ORLANDO, Fla. — Often touted as the "tourist district" of Orlando, International Drive is seeing a bright rebound in business as tourists return to the area.

What You Need To Know

  •  Businesses along International Drive in Orlando have struggled during the COVID-19 pandemic

  • Tourist Development Tax revenues have started to increase

  • Some businesses are expecting record income as domestic and international tourism picks up

This week, Orange County Convention Center is hosting Amateur Athletic Union’s junior volleyball championship.

With 3,500 teams from across the U.S. competing, the event will draw in nearly 135,000 people over eight days, and is touted by some as the largest event in the U.S. since the start of the pandemic.

With the convention center booking a “rock solid” schedule for the rest of the year, it is welcome news for the restaurants, resorts and attractions lining International Drive.

“It was very difficult, restaurants were forced to close and thankfully we’re in a state that reopened quickly,” said Icon Park President and CEO Chris Jaskiewicz.

Jaskiewicz oversees an entertainment complex with more than 40 restaurants, attractions and shops.

During the pandemic, he led efforts to forgo rent as some tenants found few customers.

But, then came the rebranding that Jaskiewicz says led to a rebound even faster than the state as a whole.

“It really is an entertainment district we’re in the middle of,” he said.

Icon Park marketed itself heavily to locals during the pandemic as shutdowns elsewhere restricted travel.

Those efforts, drawing in locals and returning tourists alike, has helped Icon Park and the area not just survive, but thrive, Jaskiewicz said.

“We’ve added 12 new concepts and tenants in the 12 months of the pandemic, and when we do a good job of bringing people to Icon Park and keeping existing tenants healthy, new tenants want to come here,” he said.

Among the new tenants is celebrity chef Gordon Ramsay’s self-titled Fish & Chips restaurant, which is set to open a quick service location in Icon Park in August.

“This is our first one in Florida,” said Norman Abdallah, CEO of Gordon Ramsay North America. “… We’re expecting really big volume out of this. The Fish & Chips Las Vegas is incredible and we think this one will beat it in sales, and we’re excited about it.”

Tourism Picks Up

The return of tourists and events at the nearby convention center is welcome news for restaurants and resorts across Central Florida.

Vassilis Coumbaros owns Taverna Opa at Pointe Orlando and Tapa Toro at Icon Park. There were points he and his wife were alone running the restaurants and he said there were days they would only have a single table.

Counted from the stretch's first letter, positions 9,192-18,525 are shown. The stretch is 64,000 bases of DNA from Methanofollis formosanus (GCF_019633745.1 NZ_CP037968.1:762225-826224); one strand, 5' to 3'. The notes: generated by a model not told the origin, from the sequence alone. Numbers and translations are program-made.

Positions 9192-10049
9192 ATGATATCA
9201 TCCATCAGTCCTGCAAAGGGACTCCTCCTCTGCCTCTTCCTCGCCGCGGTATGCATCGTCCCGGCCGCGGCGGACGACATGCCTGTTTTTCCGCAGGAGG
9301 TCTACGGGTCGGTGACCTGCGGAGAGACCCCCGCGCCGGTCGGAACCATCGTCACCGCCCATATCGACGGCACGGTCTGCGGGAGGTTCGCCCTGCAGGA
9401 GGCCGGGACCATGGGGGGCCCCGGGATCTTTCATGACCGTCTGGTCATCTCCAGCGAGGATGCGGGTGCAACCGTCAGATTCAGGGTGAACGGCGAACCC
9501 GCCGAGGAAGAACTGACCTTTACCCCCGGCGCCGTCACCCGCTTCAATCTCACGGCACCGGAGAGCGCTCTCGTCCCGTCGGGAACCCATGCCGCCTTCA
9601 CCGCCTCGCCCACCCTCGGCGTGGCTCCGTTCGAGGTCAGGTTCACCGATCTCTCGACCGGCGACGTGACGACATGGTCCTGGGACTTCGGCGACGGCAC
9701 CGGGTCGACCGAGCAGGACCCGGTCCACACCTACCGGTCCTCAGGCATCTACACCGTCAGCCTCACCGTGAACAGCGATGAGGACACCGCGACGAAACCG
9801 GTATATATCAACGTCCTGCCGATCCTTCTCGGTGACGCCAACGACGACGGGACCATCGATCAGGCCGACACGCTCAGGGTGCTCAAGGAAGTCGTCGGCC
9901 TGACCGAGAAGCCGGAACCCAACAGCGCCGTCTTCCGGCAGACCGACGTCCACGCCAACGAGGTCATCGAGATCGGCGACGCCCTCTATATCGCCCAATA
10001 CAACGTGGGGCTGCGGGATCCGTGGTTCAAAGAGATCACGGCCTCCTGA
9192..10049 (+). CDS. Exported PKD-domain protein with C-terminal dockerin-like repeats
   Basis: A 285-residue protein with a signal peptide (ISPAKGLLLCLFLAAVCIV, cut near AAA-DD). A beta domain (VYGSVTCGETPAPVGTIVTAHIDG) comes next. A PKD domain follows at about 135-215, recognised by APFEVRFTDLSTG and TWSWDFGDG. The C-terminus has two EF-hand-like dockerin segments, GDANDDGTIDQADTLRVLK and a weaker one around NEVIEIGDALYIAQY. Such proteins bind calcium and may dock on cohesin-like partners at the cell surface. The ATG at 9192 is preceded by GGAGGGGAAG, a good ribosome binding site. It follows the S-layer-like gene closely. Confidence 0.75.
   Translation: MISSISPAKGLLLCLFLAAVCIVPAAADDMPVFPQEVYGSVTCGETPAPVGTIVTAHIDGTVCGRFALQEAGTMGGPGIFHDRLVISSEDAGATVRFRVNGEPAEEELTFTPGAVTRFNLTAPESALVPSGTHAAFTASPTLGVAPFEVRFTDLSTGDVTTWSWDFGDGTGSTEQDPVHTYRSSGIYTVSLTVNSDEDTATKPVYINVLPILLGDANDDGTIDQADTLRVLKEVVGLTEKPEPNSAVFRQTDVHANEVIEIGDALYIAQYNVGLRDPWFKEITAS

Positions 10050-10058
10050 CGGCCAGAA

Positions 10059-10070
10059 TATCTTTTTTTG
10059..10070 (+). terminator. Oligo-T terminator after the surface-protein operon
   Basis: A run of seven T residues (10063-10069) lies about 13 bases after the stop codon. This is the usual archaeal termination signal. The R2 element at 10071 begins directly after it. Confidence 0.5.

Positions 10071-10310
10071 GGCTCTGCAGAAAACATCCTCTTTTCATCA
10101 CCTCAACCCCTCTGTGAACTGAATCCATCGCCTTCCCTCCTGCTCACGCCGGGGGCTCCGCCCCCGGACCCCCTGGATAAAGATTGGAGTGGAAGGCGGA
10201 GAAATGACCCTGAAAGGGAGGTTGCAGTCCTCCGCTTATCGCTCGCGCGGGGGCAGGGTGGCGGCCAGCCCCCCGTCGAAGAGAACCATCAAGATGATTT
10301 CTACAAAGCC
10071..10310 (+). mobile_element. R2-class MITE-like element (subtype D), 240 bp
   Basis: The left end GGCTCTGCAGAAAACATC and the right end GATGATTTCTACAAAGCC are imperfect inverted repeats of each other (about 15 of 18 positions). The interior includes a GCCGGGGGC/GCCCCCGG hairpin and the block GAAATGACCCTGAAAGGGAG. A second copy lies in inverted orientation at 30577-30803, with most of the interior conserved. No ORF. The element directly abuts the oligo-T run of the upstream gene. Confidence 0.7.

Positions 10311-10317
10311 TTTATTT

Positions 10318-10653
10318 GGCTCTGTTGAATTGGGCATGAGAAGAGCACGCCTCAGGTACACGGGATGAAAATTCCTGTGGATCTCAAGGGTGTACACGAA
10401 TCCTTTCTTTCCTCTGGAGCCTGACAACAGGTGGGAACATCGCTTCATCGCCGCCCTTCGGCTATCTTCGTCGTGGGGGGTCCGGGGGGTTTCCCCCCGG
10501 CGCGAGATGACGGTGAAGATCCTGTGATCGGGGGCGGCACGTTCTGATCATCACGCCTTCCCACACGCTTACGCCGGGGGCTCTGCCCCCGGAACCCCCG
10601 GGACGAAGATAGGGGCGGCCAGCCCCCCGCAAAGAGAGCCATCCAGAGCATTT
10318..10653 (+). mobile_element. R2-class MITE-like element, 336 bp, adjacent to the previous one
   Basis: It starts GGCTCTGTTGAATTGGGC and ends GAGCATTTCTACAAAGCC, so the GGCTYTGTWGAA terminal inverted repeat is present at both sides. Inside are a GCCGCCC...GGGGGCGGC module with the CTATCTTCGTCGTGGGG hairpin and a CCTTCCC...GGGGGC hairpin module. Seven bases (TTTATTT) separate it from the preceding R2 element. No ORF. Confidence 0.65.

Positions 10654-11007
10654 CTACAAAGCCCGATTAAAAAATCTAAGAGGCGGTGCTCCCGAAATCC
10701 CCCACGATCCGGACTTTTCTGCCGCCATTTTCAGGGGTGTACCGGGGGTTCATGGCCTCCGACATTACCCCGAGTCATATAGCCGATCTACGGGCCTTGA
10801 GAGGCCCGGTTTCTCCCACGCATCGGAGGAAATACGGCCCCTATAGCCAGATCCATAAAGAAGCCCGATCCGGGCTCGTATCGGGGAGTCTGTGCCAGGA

“It’s not as easy as people think,” Coumbaros said. “… We made it, we’re still here, we’re still alive.”

The challenge for businesses is making sure they are ready — that includes ensuring hiring enough staff.

Coumbaros said it has been anything but easy, but he’s making strides in the right direction. He’s hiring daily to fill out his staff of 50.

A hiring blitz has been on going for resorts as well, including Wyndham Orlando Resort on International Drive at Sand Lake Road.

Gino Marasco, director of sales and marketing, said there were points managers and staff were working multiple roles, including front desk and housekeeping.

Like most resorts, Wyndham Orlando Resort saw furloughs and layoffs.

With staff back and new members hired, Marasco said they think 2021 may be a record-breaking year.

“From the leisure side, phenomenal,” Marasco said. “We’ve really taken advantage of the unfortunate situation of cruise lines not cruising right now and a lot of American citizens not being able to travel abroad. So many are traveling to Florida.”

When cruise ships do start sailing again and foreign borders open, Marasco said research is showing demand will even out, but remain just as high, as there is pent up demand from domestic and international visitors to come to Orlando.

Why It Matters

International Drive is just one area of Central Florida that drives extensive sales tax and tourist development tax revenues.

Those dollars are used to pay for programs and services across the region. Tourist Development Tax revenues were used to develop the Dr. Phillips Center for the Performing Arts, Amway Center and other facilities.

In April 2021, the tourism tax revenue was $17.1 million, compared to $10 million in February.

Mark Tester, Executive Director of the Orange County Convention Center, said June could generate $20 million in Tourist Development Tax dollars.

“In a normal month it was about $25 million, so that recovery has gone much quicker than we had seen and we’re outpacing goals we had,” he said.